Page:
3. Don't forget the standard of review. This probably ought to be in the "basics" section, but I see a lot of attorneys mess it up. The tendency, I think, is to argue that the district judge was wrong, and that should be enough to send it back. But in lots of cases, that's not true. I think one could argue that there are institutional biases in favor of affirming the lower courts, even when the standard of review is de novo, but I'm not going to get into that. But if the standard of review is abuse of discretion, an appellate judge could subjectively think the district judge erred, but as long as the decision is one the district court is entitled to make, it should stand. So you have to argue that the judge was really wrong. And if you didn't raise an objection in the district court, and have to rely on plain error, you don't get a reversal unless the judge erred, the error was "plain," the error effected your client's substantial rights, and the error "seriously effects the fairness, integrity, or public reputation" of the proceeding. (That may not be an exact quote from Olano, 507 U.S. 725, but that's the gist of it.) And don't get me started on the hurdles in habeas cases. My point is that just saying the lower court was wrong often isn't enough. I can't imagine trying to explain this to a client: "The good news is the appeals court agreed with us that the trial judge screwed up. The bad news is that they said he didn't screw up bad enough to make him do it again."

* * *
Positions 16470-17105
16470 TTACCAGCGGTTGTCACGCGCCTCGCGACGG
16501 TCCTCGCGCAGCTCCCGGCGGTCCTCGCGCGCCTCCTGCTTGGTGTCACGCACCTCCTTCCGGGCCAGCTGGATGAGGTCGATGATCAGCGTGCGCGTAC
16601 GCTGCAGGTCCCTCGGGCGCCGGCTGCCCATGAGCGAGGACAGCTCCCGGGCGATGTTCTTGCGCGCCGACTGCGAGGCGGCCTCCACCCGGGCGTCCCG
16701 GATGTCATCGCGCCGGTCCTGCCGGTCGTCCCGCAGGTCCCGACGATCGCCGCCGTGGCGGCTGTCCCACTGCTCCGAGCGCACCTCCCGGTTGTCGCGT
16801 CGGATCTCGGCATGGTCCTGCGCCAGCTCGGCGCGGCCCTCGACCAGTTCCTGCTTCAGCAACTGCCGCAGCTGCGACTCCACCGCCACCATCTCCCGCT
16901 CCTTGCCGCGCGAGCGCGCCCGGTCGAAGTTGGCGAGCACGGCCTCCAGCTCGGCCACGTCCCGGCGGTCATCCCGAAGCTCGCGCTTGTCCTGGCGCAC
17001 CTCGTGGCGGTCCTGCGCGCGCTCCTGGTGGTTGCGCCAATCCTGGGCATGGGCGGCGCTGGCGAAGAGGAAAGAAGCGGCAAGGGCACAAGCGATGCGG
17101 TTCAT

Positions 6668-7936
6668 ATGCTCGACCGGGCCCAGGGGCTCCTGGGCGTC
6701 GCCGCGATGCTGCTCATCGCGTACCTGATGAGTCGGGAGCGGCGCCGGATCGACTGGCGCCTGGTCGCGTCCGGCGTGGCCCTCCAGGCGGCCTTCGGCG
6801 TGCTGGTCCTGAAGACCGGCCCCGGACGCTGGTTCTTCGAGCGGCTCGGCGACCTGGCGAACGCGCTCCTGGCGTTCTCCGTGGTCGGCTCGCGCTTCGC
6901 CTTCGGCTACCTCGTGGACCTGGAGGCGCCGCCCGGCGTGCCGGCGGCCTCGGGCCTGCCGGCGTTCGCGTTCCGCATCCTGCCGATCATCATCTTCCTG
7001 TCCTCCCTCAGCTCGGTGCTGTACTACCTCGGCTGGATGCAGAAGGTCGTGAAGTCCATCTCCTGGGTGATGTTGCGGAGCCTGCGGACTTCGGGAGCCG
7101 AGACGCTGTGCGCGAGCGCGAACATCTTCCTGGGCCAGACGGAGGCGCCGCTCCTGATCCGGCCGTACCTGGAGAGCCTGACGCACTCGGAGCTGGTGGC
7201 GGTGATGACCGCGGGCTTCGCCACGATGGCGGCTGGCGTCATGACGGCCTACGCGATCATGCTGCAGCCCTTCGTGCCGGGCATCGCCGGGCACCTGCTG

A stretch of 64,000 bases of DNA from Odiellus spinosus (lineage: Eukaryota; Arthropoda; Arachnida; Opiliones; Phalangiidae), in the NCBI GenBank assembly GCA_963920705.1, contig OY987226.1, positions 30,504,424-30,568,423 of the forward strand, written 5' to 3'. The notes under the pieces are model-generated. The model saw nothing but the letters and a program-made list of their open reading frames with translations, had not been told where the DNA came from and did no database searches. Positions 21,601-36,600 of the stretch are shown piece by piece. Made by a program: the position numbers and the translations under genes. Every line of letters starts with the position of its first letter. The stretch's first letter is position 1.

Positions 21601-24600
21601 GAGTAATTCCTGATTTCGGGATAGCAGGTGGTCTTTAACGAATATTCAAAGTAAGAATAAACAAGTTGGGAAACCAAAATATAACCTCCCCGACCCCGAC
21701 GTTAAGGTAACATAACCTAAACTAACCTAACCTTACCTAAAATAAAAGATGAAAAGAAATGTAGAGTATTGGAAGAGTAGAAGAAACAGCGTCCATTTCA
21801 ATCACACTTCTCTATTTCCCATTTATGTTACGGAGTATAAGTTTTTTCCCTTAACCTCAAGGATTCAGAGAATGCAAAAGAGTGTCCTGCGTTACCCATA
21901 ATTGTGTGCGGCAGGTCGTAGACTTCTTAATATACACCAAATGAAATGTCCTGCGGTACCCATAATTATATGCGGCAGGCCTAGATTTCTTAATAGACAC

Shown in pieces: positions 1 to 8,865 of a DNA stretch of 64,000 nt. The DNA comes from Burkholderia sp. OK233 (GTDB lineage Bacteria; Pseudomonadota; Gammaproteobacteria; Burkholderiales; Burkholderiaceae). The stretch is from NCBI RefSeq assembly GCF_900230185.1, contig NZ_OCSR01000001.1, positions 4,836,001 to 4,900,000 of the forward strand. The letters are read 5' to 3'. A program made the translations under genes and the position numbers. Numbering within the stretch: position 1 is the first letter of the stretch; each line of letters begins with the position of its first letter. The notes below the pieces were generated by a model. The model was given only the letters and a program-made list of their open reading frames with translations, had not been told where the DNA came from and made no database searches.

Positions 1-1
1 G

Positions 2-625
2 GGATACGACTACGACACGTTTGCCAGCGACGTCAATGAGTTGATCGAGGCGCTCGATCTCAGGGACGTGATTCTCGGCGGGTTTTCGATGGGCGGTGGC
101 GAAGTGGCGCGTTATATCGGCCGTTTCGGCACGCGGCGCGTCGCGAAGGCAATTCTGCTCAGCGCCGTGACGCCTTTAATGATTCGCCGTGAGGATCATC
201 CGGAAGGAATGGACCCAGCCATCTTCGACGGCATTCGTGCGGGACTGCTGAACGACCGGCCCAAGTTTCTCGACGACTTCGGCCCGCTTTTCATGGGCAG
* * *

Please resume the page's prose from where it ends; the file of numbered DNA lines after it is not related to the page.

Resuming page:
4. Don't overstate the case. This case probably isn't the worst example of anything. Using a bunch of exclamation points is unlikely to make us think so! I realize that this is a good example of how I'm not viewing this from the perspective of someone who is duty-bound to "zealously advocate." And hey, I guess logic requires one case, somewhere, to actually be the very worst. And I recognize that slippery slopes exist in some circumstances. But I tend to see this sort of argument when the facts are good but the law is bad for you. Fourth Amendment cases come to mind, because you might have the police acting a little shady, but thanks to all sorts of police-friendly jurisprudence, you lose. So this case becomes the precipice on which a free society teeters.

I've seen opinions in just the last week or so which characterized a party's position as "astonishingly broad" or "unhesitatingly" rejected an argument. I understand that there are cases where the best argument you can make on appeal is for an astonishing change in the law. But my advice is to think long and hard before deciding to go that route. The easiest way to win is to make the judges think there is nothing remarkable about the case, and that the law clearly favors your side. (It's not the only way to win, but I do think it's the easiest.)